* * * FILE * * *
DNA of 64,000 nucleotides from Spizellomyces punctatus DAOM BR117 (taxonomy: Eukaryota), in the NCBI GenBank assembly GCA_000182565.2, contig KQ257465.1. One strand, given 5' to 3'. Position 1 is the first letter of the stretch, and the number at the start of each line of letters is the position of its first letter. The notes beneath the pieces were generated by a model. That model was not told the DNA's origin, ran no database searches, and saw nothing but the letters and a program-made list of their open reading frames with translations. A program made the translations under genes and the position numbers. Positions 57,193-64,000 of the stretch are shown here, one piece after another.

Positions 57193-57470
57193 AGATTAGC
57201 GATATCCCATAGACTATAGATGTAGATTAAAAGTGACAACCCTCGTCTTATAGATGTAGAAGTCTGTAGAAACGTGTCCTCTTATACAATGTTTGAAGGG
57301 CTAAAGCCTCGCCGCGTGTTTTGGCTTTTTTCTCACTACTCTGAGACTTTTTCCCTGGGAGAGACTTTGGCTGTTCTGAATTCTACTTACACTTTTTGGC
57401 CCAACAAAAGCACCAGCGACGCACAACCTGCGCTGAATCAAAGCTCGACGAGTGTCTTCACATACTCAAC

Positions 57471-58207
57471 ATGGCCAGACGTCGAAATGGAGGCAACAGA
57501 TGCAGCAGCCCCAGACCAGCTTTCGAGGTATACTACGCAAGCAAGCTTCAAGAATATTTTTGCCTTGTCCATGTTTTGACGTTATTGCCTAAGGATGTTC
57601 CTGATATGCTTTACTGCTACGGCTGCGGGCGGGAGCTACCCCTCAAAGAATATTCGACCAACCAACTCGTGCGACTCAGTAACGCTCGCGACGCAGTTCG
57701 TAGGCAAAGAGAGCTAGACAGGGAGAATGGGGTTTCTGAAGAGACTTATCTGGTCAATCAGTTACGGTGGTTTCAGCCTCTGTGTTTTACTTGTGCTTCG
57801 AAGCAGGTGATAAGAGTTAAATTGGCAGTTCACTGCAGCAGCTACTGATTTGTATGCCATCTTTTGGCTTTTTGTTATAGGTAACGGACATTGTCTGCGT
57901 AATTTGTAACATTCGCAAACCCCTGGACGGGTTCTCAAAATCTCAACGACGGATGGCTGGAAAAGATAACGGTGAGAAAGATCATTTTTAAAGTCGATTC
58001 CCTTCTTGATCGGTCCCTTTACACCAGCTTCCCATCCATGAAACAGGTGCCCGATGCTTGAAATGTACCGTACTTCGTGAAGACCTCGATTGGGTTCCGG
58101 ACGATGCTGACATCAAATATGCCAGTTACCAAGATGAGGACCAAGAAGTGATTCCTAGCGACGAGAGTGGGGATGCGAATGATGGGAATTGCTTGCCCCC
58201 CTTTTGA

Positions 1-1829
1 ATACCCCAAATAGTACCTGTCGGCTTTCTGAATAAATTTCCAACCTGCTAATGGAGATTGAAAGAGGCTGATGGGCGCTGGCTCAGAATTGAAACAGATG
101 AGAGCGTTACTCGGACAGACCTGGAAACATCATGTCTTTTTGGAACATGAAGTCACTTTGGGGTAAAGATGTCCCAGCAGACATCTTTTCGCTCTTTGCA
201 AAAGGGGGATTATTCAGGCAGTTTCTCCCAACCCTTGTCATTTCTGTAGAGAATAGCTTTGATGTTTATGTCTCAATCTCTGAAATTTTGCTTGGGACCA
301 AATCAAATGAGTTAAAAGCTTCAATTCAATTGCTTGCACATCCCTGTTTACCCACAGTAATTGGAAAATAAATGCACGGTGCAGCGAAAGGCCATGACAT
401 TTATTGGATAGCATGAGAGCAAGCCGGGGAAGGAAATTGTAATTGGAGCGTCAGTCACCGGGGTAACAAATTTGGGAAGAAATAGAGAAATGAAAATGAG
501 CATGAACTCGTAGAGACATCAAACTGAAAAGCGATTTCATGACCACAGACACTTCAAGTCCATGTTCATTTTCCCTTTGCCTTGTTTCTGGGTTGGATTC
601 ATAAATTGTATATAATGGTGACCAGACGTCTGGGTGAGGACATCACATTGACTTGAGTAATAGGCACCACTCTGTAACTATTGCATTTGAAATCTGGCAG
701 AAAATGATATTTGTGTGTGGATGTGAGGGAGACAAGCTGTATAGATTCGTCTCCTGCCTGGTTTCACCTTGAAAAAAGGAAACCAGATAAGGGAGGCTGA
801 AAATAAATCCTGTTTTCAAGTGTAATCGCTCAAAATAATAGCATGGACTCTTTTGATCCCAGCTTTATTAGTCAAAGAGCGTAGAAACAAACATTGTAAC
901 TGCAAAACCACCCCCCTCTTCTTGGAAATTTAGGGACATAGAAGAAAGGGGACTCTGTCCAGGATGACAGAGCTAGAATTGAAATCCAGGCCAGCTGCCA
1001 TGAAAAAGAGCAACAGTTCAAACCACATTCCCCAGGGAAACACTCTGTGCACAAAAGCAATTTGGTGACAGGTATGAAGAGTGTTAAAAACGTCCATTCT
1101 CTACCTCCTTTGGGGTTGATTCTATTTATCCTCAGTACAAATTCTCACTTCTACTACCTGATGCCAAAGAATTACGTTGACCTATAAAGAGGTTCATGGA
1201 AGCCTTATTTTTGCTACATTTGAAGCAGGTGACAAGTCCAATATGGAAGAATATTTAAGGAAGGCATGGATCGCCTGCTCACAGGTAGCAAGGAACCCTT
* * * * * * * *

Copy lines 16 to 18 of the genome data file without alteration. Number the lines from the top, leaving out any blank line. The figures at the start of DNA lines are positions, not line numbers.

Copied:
58201 CTTTTGA

Positions 1-1829
1 ATACCCCAAATAGTACCTGTCGGCTTTCTGAATAAATTTCCAACCTGCTAATGGAGATTGAAAGAGGCTGATGGGCGCTGGCTCAGAATTGAAACAGATG